- Paperback: 121 pages
- Publisher: New Directions; First Edition edition (October 1984)
- Language: English
- ISBN-10: 0811209059
- ISBN-13: 978-0811209052
- Product Dimensions: 0.5 x 5 x 8 inches
- Shipping Weight: 5 ounces
- Average Customer Review: 4.6 out of 5 stars See all reviews (13 customer reviews)
- Amazon Best Sellers Rank: #2,127,401 in Books (See Top 100 in Books)
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Seven Nights Paperback – October, 1984
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Top Customer Reviews
Each lecture can stand alone, but references to prior topics abound.
I first encountered "Seven Nights" some years ago. Having just read Dante's Inferno for the first time, I was having difficulty articulating the powerful impact that Dante's great work had made on me. In his first lecture, "The Divine Comedy", Borges provided the words.
He says, the Middle Ages "gave us, above all, the Divine Comedy, which we continue to read, and which continues to astonish us, which will last beyond our lives, far beyond our waking lives." He describes the joy of reading Dante's work as a narrative, ignoring - at least during the first reading - the extensively documented literary and historical criticism. "The Commedia is a book everyone ought to read. Not to do so is to deprive oneself of the greatest gift that literature can give us."
"Dreams are the genus; nightmares are the species. I will speak first of dreams, and then of nightmares." So begins lecture two. Borges takes us on a journey through history, literature, and poetry in search for understanding of that so common, but so unusual event, that we call dreams.
"A major event in the history of the West was the discovery of the East." And so begins lecture three on that great work that defines the mystery that is Arabia. "These tales have had a strange history. They were first told in India, then in Persia, then in Asia Minor, and finally were written down in Arabic and compiled in Cairo. They became The Book of a Thousand and One Nights."
Borges lectures travel an elliptical orbit around his topic, sometimes approaching directly, other times looking outward, away from his stated subject. In his lecture on poetry (number five) he comments on literature in general: "A bibliography is unimportant - after all, Shakespeare knew nothing of Shakespearean criticism. Why not study the texts directly? If you like the book, fine. If you don't, don't read it. The idea of compulsory reading is absurd. Literature is rich enough to offer you some other author worthy of your attention - or one today unworthy of your attention whom you will read tomorrow."
His other lectures, "Buddhism", "The Kabbalah", and "Blindness", are equally intriguing. In once more rereading "Seven Nights" I found myself again astounded by Borges, by his seemingly inexhaustible knowledge of literature, by his capability to forge unexpected connections, and by his provocative statements. He has obviously given considerable thought to his conclusions, although Borges is anything but dogmatic. I enjoy a quote from a concluding paragraph in NIghtmares. "We may draw two conclusions, at least tonight; later we can change our minds."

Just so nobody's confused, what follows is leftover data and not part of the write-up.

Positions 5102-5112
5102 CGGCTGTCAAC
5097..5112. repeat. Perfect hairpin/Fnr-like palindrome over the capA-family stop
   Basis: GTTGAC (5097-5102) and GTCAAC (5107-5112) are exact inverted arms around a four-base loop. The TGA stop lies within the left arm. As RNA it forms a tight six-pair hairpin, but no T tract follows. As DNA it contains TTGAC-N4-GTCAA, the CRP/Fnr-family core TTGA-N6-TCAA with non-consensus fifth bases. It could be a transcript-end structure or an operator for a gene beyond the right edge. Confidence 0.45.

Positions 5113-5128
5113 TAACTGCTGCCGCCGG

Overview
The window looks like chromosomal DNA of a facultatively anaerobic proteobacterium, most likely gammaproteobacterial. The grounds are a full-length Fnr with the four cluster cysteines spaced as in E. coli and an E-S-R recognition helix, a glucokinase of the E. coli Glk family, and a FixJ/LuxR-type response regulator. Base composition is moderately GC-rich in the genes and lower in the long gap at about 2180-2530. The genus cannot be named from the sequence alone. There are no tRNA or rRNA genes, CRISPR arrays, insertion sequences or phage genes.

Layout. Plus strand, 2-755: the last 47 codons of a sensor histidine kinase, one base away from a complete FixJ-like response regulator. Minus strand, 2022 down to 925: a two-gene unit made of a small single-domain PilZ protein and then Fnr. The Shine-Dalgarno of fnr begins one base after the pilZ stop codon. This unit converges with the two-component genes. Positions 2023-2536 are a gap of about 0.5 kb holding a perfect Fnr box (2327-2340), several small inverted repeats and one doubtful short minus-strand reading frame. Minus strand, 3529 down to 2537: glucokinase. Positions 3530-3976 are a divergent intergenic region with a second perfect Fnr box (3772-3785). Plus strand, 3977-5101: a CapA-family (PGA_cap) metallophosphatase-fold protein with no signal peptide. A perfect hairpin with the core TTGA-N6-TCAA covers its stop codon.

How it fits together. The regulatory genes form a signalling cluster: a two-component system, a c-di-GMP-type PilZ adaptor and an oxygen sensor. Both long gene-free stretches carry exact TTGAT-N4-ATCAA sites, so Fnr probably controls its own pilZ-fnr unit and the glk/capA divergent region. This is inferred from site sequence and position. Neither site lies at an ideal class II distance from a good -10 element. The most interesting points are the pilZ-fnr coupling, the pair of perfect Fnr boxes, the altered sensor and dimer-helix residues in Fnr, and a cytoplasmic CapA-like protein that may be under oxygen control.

Whether you are familiar with Borges or not, I highly recommend "Seven Nights". Borges is simply without peer, and I do not expect to change my mind later.
In the lectures Borges discusses, in turn, Dante's "Divine Comedy," nightmares, the "Thousand and One Nights," Buddhism, poetry, the Kabbalah, and his own blindness. The book thus has a multicultural aspect that spans time and language. Along the way, Borges references many other writers: Homer, Shakespeare, Cervantes, Nietzsche, Poe, and others.
The book, although rambling at times, is full of characteristically "Borgesian" gems. Consider, for example, the passages where he reflects on the translations of the word "nightmare" ("pesadilla" in Spanish) in various languages. I was also intrigued by his attempt to define magic. Particularly moving and thought-provoking are his thoughts on blindness. Borges suggests that, for him, blindness is no mere handicap, but rather "a way of life: one of the styles of living" that has actually brought to him "some gifts."
Borges is sometimes playful, often witty, and always learned. In the lecture on blindness, Borges notes, "I had always imagined Paradise as a kind of library." I, too, imagine my personal Paradise to contain a library--and among that library's contents would be the complete works of Borges.
reveiw but I fail here & there...
Seven Nights gives you a quick and unavoidably
engaging look into the some of Borges'
favorite themes and ideas.
The text is taken from lectures and has a
pleasant verbal style. Because of the format
used, (the lecture) this book is quite
different from any other Borges you may have
If you have read Borges and found his
novels a little dense you will find this
slim volume well leavened. If you have never
read his works then this is a great place to
Each chapter of Seven Nights explores a
different topic. Topics include: Date's Divine
Comedy, Buddhism, Nightmares, Blindness,
Poetry, The Thousand and One Nights, and
My favorite moment occurs in the in the
chapter on Poetry. Borges compares the words
for 'moon' in English, Spanish, Greek,
French, Portugese, and German for their
aesthetic effects and the degree to which
they fit with the the moon itself. He
concludes that the English 'moon' is best
because of the slowness & roundness of the
sound when spoken.
Seven Nights is melodious and occasionally
Most Recent Customer Reviews
But "Seven Nights" is no dry collection of stiff monologues.Read more